A screenshot of my recent design iterations for just one screen in a flow. I threw away most of these ideas, but it shows how creating a visual is a process. (Large preview)

        Learning how to become a better visual storyteller is all about practice and iteration. In my design classes, I teach students to iterate by making it into a competition. I separate the students into teams and the goal is for each team to get the most iterations in a set period of time. For this activity, I encourage students to change one thing at a time as they iterate.

        A zoomed out look at student explorations during the in-class iteration challenge
        (Large preview)

        This exercise teaches students to be comfortable trying lots of things that might not work. After 15 minutes of iterating, I have the groups discuss which designs are their favorites. Why do you feel the designs you chose are the most effective?

        Iterating might seem daunting, but it’s actually a really fun process. When you’re developing a visual, start by thinking about the one thing you want the audience to learn. Imagine that our goal is to communicate that you need to stay 6-feet apart to prevent the spread of Covid-19.

        I always start with setting typography first. Here is a series of iterations where I only adjust the font size, weight, and style.

        Six poster ideas that all say “Covid-19 Safety” and “Stay 6 feet apart.” Each poster varies in type size and weight
        A series of iterations for the typography of a poster. Personally, I think the last iteration works the best because the message is loud and clear. (Large preview)

        For each iteration, I only changed one thing! Which version do you think works the best? Personally, I think the last iteration works best because the message is loud and clear. Next, I experimented with a few different typefaces. Every typeface has a different personality:

        Four poster ideas that all use different typefaces - some are more serious and other more playful
        A series of explorations where I change the typeface. (1) IBM Plex Sans, (2) Inter, (3) Source Serif Pro, (4)Rubik. (Large preview)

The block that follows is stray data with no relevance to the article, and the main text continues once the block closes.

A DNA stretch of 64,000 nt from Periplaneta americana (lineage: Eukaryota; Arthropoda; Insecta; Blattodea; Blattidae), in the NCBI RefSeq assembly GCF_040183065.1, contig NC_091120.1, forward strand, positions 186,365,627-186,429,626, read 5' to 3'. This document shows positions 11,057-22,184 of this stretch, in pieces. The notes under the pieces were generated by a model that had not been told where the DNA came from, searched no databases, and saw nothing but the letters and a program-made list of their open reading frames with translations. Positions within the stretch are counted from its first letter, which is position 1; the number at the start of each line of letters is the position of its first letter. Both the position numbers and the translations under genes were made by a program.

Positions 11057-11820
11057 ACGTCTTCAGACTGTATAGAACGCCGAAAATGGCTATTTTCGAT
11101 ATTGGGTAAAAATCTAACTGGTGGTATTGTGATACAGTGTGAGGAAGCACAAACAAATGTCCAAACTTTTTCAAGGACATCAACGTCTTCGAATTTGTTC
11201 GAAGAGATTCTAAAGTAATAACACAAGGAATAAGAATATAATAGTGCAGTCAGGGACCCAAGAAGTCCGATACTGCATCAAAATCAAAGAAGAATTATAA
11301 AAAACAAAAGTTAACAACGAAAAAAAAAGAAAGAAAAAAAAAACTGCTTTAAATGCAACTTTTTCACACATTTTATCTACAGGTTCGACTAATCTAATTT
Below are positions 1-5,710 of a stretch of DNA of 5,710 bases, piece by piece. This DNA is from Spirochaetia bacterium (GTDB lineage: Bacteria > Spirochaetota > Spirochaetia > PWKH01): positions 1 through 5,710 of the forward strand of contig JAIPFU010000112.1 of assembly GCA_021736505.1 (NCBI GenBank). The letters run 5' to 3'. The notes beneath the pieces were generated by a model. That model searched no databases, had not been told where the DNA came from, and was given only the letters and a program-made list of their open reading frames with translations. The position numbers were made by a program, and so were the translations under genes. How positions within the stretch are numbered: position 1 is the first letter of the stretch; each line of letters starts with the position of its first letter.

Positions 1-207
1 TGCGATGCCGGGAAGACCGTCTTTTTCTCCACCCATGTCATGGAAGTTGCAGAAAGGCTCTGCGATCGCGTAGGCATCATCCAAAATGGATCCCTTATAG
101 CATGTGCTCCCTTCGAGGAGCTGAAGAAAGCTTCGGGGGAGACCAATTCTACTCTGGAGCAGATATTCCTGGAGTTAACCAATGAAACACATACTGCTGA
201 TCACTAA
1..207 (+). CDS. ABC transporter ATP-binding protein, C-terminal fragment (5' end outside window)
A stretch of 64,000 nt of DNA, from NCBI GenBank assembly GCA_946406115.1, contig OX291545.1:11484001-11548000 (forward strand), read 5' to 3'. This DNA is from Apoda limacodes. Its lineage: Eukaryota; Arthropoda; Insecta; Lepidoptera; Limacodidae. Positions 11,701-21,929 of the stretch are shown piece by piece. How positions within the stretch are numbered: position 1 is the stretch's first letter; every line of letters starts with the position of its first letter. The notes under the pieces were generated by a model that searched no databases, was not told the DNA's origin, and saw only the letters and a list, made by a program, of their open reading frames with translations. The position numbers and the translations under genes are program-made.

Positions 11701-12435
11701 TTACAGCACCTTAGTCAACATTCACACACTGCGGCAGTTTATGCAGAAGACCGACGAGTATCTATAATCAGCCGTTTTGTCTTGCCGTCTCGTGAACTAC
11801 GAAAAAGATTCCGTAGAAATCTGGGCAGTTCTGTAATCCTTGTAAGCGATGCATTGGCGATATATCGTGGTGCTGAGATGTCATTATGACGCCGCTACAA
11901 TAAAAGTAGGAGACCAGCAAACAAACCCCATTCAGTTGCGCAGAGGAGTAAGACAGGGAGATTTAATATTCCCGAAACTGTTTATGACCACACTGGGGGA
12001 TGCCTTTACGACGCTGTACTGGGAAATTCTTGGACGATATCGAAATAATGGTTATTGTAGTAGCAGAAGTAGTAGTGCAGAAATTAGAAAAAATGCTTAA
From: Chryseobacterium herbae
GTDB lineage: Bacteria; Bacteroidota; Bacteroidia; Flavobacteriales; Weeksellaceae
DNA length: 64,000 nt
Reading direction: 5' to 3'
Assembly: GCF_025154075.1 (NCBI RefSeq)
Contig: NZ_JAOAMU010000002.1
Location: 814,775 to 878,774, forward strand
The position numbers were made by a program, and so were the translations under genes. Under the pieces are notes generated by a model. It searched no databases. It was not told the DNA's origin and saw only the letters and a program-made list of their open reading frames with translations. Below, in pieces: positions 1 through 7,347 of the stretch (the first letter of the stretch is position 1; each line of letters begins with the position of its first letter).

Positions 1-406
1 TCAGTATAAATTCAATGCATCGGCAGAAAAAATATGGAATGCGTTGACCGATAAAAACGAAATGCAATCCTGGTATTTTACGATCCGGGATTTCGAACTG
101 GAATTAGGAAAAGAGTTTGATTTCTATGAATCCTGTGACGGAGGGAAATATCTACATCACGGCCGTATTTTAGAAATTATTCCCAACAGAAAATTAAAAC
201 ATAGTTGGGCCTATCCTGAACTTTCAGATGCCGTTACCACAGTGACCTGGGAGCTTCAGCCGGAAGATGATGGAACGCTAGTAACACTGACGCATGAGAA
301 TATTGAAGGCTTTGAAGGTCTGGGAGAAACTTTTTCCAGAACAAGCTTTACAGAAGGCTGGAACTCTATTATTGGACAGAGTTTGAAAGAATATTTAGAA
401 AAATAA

After experimenting with type, we can experiment with adding a graphic or illustration to the poster. You don’t have to be an illustrator to create a graphic. There are plenty of resources online that you can use to compose a graphic.

        • In version 1, I used Apple emojis.
        • In version 2, I drew an icon of a person using two circles and a rectangle.
        • In version 3, I used an illustration library Humaaans.
        • In version 4, I used Apple’s symbols set.
        Four poster ideas that all have a visual showing two people with a double sided arrow labeled with “6 feet.”
        These are 4 different versions of the same graphic using different libraries and styles. (Large preview)

        These directions are all effective. Directions 2 and 4 feel more like an official government graphic, but directions 1 and 2 feel more fun and inviting. With all our components in place, we can try adding style and color. It’s important to use style and color sparingly because they can overwhelm the message.

        Four poster ideas that use different color palettes
        (Large preview)

        All four of these iterations work well! Directions (2) and (4) capture the eye of the viewer because they use a solid block of color in the background. Directions (1) and (3) might be easier to scan because of the simplicity of the background. I like how direction (3) uses purple to highlight the “6 feet” guidelines.

        This is what San Francisco’s “Stay 6 feet apart” poster actually looks like. It communicates the message pretty well. The most important text “Stay 6 feet apart” is highlighted in yellow and it also includes a simple graphic that reemphasizes the message.

        Covid-19 safety poster with a visual of four people icons separated by arrows labeled with 6 feet apart
        (Large preview)
        Resources For Developing Visuals

        What’s Next?

        The next time you design a slide deck, make a poster or create a document, think about incorporating a piece of visual storytelling. Start small by emphasizing important parts of the text with typography. If you decide to add a visual, remember that you don’t have to use fancy tools. Try starting with a pencil and paper or any tool you’re familiar with. Visual storytelling is all about communicating ideas, not creating works of art.

        If you’re unsure where to start below are some fantastic resources:

        Anyone can learn to communicate with visuals! I recommend sharing your work with friends or peers to see if your message is getting across. Getting feedback early and often will improve your work and ideas. The more you iterate, the faster and better you’ll get in the future. With practice and play, you’ll start to collect your own visual principles and build your own visual foundation.